Sally Silverstein was raised in Norwalk. But she grew up — literally and figuratively — at the Westport YMCA.
She swam with the Water Rats, competed on the gymnastics team, and worked as a counselor and swim instructor at Camp Mahackeno.
Sally knew legendary director Matt Johnson well. A few years after college — when she’d taught phys. ed. at Norwalk High for a couple of years, and started raising her own children — he called.
He wanted to grow the Y’s small gymnastics program. He invited her to see.
Class was held in the upper gymnasium of the then-downtown building. There was no equipment. She figured, why not?
Staples High School was getting rid of its gymnastics apparatus. She took a van, and picked up vaults, beams and bars.
The equipment had to be set up each day, then broken down after each session. But Sally was all in. Quickly, the program grew.
After Johnson retired, new CEO Dotty Kyle offered Sally a full-time job as sports and recreation director. Soon, she took over the dance department too.
The gymnastics program moved to the 3rd floor of the old Y. The ceiling was 12 feet high. Sally’s gymnasts were good. She worried they’d leap off the high bar and hit it. The Y built skylights there, for extra room.
The long path to a new YMCA at the Mahackeno campus was controversial for many reasons — including elimination of the gymnastics center, for budget reasons.
Y officials wanted to end the program altogether. But parents and staff fought to keep it. Space was found in Norwalk. The program thrived.
Finally, a sparlking gymnastics center was built during Phase 2 at the “new” Y. At 11,000 square feet, it’s nearly double the Norwalk space — and triple the downtown YMCA.
Sally is a firm believer in the importance of the gymnastics program. Beyond coordination, it teaches importance lessons like discipline, organization and accountability. And, she says, those all carry over into enhanced academic performance.
She’s proud too of the family environment she’s created. Parents are eager to help, and children know that they have a warm, embracing home at the Westport Y Gymnastics Center.
COVID has taken a toll on the program. Some youngsters have been in gymnastics for 2 years, yet only now compete against other teams. When parents came — finally — to the holiday exhibition, it was the first time for many they’d even seen the new Y facility.
Earlier this month — after 34 years directing the gymnastics program — Sally retired. On her last day, she sat everyone in a circle and asked them to share their favorite experience.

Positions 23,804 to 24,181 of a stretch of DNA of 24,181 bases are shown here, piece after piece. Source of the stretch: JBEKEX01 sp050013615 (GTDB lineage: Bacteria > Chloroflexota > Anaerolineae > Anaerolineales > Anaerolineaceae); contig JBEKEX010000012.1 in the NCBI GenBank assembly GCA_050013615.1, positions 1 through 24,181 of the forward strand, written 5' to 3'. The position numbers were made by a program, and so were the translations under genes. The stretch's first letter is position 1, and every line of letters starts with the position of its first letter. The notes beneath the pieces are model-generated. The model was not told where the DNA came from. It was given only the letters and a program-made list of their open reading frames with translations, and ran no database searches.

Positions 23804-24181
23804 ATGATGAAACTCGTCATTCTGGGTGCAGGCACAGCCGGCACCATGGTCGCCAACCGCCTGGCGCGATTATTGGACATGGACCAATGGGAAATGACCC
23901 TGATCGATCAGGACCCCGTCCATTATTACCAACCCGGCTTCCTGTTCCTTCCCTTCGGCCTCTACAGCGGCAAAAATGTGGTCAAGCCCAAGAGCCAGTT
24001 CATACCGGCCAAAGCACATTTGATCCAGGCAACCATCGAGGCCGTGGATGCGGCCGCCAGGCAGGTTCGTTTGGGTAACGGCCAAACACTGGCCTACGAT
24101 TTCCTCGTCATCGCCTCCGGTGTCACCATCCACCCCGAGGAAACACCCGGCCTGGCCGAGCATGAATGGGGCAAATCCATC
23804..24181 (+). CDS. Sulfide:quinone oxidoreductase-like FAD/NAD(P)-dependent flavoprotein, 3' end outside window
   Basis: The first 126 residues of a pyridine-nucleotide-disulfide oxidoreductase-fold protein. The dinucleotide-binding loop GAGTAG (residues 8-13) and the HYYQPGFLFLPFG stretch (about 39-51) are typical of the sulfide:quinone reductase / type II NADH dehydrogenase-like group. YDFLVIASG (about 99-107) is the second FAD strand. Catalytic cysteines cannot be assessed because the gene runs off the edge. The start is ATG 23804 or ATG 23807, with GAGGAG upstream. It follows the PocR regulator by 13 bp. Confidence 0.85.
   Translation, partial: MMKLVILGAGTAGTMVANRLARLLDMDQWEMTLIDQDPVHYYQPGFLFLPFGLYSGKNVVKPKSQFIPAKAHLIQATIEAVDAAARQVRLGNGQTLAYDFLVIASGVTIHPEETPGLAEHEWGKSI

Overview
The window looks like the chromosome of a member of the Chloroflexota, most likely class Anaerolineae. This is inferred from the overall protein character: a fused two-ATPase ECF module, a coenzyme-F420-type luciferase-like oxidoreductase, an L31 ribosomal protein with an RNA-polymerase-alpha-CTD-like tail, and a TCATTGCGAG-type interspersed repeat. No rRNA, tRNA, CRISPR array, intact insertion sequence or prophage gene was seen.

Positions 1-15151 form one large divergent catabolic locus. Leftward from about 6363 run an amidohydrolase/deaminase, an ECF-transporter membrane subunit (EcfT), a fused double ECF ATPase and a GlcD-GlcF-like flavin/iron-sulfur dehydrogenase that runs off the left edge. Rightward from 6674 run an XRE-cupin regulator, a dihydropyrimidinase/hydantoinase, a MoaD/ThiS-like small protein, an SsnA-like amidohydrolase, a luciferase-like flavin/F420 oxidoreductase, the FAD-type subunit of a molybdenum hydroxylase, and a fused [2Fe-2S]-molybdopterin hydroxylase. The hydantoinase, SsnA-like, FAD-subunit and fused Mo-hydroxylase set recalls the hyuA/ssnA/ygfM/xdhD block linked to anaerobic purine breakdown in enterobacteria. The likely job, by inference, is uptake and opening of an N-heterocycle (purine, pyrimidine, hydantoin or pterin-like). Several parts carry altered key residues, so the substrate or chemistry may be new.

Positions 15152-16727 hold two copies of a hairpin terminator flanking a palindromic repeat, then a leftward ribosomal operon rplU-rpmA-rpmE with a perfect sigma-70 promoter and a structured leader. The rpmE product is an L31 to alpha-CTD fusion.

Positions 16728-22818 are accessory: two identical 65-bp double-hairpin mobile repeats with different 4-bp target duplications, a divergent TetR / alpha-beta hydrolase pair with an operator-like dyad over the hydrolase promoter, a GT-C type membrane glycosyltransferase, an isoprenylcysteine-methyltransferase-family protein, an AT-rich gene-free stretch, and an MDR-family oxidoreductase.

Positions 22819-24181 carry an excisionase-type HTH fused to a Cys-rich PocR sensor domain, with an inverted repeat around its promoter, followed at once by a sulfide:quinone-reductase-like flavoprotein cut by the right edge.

Because of the pandemic, younger gymnasts had never traveled on Sally’s trips across the country, and to Europe. They had never marched in a Washington parade, or gone to Olympic trials. They listened in awe to the stories of her older gymnasts.
As she retires, Sally holds those memories close. She also thinks of her staff — another family she created over the years. Like Sally, many grew up in the Y program. “They made everything we did possible, she says gratefully.
“I wouldn’t have stayed if the community hadn’t been so wonderful,” she says. “Parents — and others — always wanted to help.”
Among those others: Paul Newman and Joanne Woodward. They always covered expenses for youngsters who could not afford a trip, or new gymnastics outfits.
(Newman knew Sally well. When she took down equipment at the old Y, it was so the actor could play badminton. If there was a fundraising bake sale in the building, he always bought a brownie.)
For 34 years, Sally has directed, coached and taught 7 days a week. She’s too young and energetic not to keep working at something. She will take a bit of time off though, before figuring out what’s next. She may give back to a hospital, which has helped care for a sick family member for many years.
She looks forward to taking her grandchildren to Disney World, spending time with her 99-year-old mother, and her husband of 41 years, Tim — “my best friend.”
“I still love the Y,” Sally says.
After 34 years of service — and many more, as a growing-up kid — Sally Silverstein deserves the thanks of a grateful Westport Weston Family YMCA.
And of the greater community too. Which is why she is this week’s “06880” Unsung Hero of the Week. Congratulations, Sally!
(To nominate an Unsung Hero, email email@example.com)